MOSCOW. Sept 29 (Interfax) - Electricity generated from wind power in Europe has dropped nearly 50% in the past two days, and the forecast for Thursday and Friday calls for practically calm weather, which requires utilizing other sources of energy.
Gazprom's request for pumping Russian gas through Ukraine today has not changed from the previous days and months.
The Gas Transport System Operator of Ukraine, or GTSOU, has accepted a booking from Gazprom (MOEX: GAZP) today to transport 42.4 million cubic meters of gas through the country against 42.4 mcm the previous gas day, data from GTSOU show.
Capacity was requested only through one of two entry points into Ukraine's Gas Transport System, the Sudzha metering station. A request was not accepted through the Sokhranivka metering station.
"Gazprom is supplying Russian gas for transit through the territory of Ukraine at the volume confirmed by the Ukraine side via the Sudzha metering station at 42.5 mcm on September 29, with booking via the Sokhranivka metering station declined," Gazprom spokesman Sergei Kupriyanov told reporters.
GTSOU has declared a force majeure about accepting gas for transit through Sokhranivka, claiming that it cannot control the Novopskov compressor station. Ukraine has also said that if gas continued to be fed from Russia to the Sokhranivka station, amounts would be reduced accordingly at the exit points from Ukraine's gas transport system. The route through Sokhranivka had provided transit of more than 30 mcm of gas per day.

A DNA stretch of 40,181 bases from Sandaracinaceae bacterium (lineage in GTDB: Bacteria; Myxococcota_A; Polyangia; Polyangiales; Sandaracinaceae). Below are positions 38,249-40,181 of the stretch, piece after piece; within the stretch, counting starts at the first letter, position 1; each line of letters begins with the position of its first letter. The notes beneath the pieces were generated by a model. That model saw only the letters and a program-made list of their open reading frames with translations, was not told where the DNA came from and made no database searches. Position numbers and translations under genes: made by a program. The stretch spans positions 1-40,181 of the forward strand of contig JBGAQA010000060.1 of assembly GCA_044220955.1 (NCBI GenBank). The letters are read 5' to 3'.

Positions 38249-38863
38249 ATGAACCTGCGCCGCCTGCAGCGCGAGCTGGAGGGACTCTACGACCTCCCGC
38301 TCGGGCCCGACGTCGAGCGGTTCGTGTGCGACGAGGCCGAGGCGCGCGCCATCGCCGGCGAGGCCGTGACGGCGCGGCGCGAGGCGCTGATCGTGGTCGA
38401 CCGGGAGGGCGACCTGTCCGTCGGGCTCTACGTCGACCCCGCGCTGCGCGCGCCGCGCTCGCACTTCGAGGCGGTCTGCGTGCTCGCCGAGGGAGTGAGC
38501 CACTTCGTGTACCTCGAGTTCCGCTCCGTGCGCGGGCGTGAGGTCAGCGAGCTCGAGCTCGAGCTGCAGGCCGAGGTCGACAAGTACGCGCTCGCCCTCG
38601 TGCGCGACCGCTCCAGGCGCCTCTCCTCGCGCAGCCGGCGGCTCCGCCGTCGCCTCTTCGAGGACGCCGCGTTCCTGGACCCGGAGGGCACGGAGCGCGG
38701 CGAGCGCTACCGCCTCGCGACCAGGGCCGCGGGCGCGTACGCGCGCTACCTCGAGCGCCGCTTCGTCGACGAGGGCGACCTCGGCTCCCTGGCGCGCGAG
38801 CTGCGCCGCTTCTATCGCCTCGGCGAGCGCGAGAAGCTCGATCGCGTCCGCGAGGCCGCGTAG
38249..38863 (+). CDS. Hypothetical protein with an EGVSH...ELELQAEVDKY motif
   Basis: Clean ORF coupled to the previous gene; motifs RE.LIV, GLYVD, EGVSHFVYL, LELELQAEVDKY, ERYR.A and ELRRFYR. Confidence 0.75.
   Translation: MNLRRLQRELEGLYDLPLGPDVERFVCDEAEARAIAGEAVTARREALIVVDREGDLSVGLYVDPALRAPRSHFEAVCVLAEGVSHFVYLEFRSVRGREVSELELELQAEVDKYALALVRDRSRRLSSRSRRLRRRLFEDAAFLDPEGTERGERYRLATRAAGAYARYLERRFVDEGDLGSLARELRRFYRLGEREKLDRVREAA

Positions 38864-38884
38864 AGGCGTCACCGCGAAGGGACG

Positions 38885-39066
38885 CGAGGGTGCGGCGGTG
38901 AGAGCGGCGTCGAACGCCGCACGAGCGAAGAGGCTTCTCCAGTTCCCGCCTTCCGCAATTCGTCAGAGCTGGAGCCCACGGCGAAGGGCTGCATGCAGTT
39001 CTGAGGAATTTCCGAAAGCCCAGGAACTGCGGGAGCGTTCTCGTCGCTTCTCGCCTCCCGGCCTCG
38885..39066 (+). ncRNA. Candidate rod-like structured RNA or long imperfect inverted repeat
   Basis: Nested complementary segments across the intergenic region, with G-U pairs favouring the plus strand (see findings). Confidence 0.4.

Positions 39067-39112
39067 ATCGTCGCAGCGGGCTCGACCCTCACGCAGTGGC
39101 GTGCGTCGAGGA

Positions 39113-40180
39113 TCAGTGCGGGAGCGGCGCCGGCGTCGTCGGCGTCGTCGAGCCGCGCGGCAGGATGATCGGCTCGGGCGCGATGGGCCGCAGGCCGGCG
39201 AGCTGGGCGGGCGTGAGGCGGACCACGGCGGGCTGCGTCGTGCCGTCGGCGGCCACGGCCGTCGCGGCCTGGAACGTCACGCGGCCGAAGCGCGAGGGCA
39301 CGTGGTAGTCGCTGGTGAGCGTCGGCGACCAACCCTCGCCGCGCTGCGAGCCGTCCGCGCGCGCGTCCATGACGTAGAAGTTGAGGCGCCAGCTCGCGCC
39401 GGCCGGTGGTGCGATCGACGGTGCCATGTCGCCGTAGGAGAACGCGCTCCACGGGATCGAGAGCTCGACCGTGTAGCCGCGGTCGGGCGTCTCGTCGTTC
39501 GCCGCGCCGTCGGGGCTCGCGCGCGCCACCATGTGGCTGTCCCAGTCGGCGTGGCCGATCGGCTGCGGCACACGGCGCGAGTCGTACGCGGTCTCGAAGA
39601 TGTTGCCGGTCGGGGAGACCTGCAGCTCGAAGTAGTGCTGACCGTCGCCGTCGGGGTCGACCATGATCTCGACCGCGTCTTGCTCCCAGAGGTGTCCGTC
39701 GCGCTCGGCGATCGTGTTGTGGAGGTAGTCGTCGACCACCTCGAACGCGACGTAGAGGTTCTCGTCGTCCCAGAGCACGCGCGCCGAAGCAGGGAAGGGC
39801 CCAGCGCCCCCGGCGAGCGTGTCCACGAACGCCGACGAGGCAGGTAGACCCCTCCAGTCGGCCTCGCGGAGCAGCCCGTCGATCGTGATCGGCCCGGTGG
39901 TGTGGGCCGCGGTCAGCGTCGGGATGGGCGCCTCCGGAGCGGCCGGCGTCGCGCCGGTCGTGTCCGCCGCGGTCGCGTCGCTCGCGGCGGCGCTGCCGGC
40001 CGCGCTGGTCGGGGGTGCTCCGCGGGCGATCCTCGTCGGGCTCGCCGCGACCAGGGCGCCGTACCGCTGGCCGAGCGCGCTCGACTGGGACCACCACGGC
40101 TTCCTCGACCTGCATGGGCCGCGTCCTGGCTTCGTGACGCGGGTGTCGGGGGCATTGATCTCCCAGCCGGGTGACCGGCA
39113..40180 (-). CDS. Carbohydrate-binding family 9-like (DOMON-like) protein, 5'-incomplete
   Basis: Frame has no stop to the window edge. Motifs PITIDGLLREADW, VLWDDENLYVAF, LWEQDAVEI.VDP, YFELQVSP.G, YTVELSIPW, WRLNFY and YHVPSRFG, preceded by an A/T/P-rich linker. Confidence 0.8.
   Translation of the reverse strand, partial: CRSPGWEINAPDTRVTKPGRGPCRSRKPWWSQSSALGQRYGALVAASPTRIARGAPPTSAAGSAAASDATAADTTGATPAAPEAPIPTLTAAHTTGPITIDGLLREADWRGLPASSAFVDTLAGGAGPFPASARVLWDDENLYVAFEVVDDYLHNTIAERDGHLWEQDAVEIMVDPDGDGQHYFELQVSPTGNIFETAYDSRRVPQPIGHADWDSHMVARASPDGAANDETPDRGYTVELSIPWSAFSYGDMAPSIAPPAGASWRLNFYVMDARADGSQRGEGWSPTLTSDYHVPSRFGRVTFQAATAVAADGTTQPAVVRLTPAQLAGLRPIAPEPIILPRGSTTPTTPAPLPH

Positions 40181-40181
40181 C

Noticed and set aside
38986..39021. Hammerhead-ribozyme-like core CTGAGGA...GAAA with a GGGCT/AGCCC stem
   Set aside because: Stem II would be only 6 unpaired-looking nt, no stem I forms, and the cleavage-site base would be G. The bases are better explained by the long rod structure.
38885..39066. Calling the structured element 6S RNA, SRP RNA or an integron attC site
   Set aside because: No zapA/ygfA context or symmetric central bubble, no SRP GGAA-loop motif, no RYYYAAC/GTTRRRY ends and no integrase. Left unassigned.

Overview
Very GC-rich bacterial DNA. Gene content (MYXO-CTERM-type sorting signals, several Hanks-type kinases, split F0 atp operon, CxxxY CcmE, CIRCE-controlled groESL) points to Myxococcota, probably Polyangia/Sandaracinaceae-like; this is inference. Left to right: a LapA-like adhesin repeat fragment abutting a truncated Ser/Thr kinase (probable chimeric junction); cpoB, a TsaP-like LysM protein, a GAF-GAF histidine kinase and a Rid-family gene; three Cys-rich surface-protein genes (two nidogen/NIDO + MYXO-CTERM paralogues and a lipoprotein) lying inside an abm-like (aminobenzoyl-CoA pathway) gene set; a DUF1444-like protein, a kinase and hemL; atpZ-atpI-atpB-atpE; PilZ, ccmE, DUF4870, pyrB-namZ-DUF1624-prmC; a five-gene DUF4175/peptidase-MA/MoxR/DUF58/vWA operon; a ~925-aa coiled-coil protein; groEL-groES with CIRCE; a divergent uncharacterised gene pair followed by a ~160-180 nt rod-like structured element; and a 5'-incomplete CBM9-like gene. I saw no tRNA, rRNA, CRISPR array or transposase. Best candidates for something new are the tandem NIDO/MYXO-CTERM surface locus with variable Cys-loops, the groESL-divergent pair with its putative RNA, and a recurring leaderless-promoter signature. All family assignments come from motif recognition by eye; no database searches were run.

Gazprom believes there are no grounds for the force majeure or obstacles to continuing operations as before.
Europe's current temperatures are reaching all-time lows for the month of September, and could be the coldest for the past nine years at more than two degrees below last year's figure. The forecast in Europe until the end of the month is light winds or calm weather.
Another cold spell has begun in Europe, and it should last at least a couple of days.
Electricity generated from wind power has dropped for the second consecutive day. Wind turbines generated 22.8% of the European Union's energy balance on Monday, falling to 13.6% on Wednesday. Meantime, the figure is only 6.8% in Germany and 3.3% in the Netherlands, according to data from the WindEurope association. The average for September 2021 was 9.6%.
Spot prices for gas in Europe have risen sharply since Gazprom announced that Naftogaz Ukraine's latest lawsuit could disrupt transit through Ukraine, adjusting to $2,005 per 1,000 cubic meters for the TTF day-ahead contract.
Prices in Asia are rising on the back of prices in Europe. The most expensive January futures on the JKM Platts index, which reflects spot market prices for gas delivered to Japan, South Korea, China and Taiwan, are $1,962 per 1,000 cubic meters.
The Nord Stream pipeline from Russia to Europe has been unable to restart as planned after maintenance, as oil leaks were found in Siemens turbines and this problem can only be fixed with factory repairs, Gazprom said. The Siemens turbines can only be repaired at a plant in Montreal, but Canada has imposed sanctions against the Russian gas giant.